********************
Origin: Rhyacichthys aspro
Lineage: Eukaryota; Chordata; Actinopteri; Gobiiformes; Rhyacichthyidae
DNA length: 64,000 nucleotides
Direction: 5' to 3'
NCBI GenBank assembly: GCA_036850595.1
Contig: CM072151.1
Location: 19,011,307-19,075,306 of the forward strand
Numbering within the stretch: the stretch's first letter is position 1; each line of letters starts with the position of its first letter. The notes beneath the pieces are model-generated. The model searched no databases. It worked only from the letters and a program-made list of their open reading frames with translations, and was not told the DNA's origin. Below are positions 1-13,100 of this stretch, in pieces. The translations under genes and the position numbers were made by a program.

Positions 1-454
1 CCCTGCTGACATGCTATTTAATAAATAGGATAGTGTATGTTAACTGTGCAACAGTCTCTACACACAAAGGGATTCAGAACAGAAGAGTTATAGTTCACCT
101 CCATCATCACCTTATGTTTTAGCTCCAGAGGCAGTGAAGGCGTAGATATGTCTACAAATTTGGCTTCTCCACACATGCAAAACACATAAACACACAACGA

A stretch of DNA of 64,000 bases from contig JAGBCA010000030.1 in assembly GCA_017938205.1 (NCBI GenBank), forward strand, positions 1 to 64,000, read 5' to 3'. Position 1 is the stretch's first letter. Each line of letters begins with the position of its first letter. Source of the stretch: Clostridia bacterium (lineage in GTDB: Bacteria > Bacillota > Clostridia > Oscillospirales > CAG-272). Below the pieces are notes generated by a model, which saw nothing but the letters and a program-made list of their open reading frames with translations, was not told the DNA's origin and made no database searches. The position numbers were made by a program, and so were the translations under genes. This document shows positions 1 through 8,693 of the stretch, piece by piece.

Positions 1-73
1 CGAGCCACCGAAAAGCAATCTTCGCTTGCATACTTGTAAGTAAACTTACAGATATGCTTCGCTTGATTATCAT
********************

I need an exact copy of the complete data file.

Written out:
Origin: Rhyacichthys aspro
Lineage: Eukaryota; Chordata; Actinopteri; Gobiiformes; Rhyacichthyidae
DNA length: 64,000 nucleotides
Direction: 5' to 3'
NCBI GenBank assembly: GCA_036850595.1
Contig: CM072151.1
Location: 19,011,307-19,075,306 of the forward strand
Numbering within the stretch: the stretch's first letter is position 1; each line of letters starts with the position of its first letter. The notes beneath the pieces are model-generated. The model searched no databases. It worked only from the letters and a program-made list of their open reading frames with translations, and was not told the DNA's origin. Below are positions 1-13,100 of this stretch, in pieces. The translations under genes and the position numbers were made by a program.

Positions 1-454
1 CCCTGCTGACATGCTATTTAATAAATAGGATAGTGTATGTTAACTGTGCAACAGTCTCTACACACAAAGGGATTCAGAACAGAAGAGTTATAGTTCACCT
101 CCATCATCACCTTATGTTTTAGCTCCAGAGGCAGTGAAGGCGTAGATATGTCTACAAATTTGGCTTCTCCACACATGCAAAACACATAAACACACAACGA

A stretch of DNA of 64,000 bases from contig JAGBCA010000030.1 in assembly GCA_017938205.1 (NCBI GenBank), forward strand, positions 1 to 64,000, read 5' to 3'. Position 1 is the stretch's first letter. Each line of letters begins with the position of its first letter. Source of the stretch: Clostridia bacterium (lineage in GTDB: Bacteria > Bacillota > Clostridia > Oscillospirales > CAG-272). Below the pieces are notes generated by a model, which saw nothing but the letters and a program-made list of their open reading frames with translations, was not told the DNA's origin and made no database searches. The position numbers were made by a program, and so were the translations under genes. This document shows positions 1 through 8,693 of the stretch, piece by piece.

Positions 1-73
1 CGAGCCACCGAAAAGCAATCTTCGCTTGCATACTTGTAAGTAAACTTACAGATATGCTTCGCTTGATTATCAT